The temperature of the water was slowly rising, and while the frog's brows may have risen somewhat, he was not sufficiently alarmed to jump out of the pot. We soon had the Federal Reserve and the Internal Revenue Service – and found ourselves smack in the middle of the first World War. All of this was before 1920. The American system was slowly being transformed, its components incorporating rather than repelling the changes. The temperature of the water was rising, and would rise still more during the Roosevelt era, as federal expansion occurred – always in relatively small steps instead of all at once. The American system continued to incorporate the changes, and few members of the public sensed that anything was amiss (indeed, courtesy of "public schools," most were "learning" to welcome the transformation in progress).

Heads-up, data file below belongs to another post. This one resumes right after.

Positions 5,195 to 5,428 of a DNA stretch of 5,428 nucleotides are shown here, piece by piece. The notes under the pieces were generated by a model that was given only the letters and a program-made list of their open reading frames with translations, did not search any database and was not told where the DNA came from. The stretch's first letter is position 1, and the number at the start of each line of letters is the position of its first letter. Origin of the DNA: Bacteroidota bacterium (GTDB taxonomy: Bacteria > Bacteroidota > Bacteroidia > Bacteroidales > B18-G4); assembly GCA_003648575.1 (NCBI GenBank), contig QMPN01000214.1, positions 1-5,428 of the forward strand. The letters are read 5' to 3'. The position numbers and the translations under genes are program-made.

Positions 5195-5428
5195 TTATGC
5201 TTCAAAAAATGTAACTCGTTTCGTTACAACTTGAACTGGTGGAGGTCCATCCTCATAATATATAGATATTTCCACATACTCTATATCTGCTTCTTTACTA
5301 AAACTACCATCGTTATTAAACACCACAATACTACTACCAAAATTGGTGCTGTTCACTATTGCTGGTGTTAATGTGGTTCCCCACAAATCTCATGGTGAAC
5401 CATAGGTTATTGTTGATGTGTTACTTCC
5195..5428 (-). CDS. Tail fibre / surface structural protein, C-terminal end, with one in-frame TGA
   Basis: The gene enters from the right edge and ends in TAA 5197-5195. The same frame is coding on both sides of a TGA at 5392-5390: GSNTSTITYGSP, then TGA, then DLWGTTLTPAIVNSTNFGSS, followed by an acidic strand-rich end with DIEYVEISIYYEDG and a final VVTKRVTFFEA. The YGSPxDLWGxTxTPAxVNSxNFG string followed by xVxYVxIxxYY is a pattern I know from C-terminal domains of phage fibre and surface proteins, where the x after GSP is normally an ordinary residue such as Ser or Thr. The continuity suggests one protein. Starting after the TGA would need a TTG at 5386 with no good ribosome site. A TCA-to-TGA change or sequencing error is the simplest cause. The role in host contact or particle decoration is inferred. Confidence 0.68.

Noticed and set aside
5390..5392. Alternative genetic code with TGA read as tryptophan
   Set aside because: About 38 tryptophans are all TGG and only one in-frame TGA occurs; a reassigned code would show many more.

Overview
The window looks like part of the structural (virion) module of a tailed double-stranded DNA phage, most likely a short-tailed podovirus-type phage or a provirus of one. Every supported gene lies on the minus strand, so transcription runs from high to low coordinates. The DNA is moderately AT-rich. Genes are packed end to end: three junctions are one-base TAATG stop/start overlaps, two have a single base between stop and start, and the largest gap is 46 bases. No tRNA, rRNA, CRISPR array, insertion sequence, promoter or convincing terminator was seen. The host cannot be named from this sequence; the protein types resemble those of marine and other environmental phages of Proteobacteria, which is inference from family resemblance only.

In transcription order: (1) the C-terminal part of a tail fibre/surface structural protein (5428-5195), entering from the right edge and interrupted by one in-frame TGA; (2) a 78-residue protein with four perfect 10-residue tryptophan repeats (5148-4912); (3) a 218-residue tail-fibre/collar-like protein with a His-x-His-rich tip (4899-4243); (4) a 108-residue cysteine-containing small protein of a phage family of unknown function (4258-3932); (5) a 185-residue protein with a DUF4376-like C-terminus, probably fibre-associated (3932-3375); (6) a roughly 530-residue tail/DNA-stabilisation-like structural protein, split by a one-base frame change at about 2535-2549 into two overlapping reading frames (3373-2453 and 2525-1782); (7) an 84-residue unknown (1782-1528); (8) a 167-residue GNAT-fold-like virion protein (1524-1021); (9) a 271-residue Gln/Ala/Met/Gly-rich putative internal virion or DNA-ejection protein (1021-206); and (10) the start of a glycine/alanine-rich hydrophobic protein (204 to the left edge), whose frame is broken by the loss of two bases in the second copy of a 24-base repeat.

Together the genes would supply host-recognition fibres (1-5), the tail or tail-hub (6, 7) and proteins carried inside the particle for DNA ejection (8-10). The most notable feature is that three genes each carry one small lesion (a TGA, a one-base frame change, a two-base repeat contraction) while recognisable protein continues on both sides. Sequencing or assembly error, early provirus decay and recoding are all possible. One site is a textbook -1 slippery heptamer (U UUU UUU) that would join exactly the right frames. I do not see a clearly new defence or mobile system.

Following the Roosevelt Era which gave us the Social Security system and so much more came the Civil Rights Era, which began essentially with the Brown v. Board of Education of Topeka, Kan. Supreme Court decision. This decision was based for the first time not on the Constitution or any legal precedent whatsoever but what has since been shown to be a poorly controlled sociology experiment. With that decision, the temperature of the water in the pot went up perhaps ten degrees. With the coming of affirmative action programs and radical feminist activism, it went up perhaps ten degrees more. There was unrest, but not organized resistance; the system absorbed and incorporated the changes. Assisting the changes were slowly escalating rates of taxation. More Americans were working longer and harder in order to feed the increasingly bloated Uncle Sam. As taxes climbed, one breadwinner per family of four slowly became a thing of the past; women were forced into the work force whether they wanted to be there or not. All these things became accepted, incorporated into the mainstream. The water had begun to get uncomfortably warm, but the frog stayed in the pot.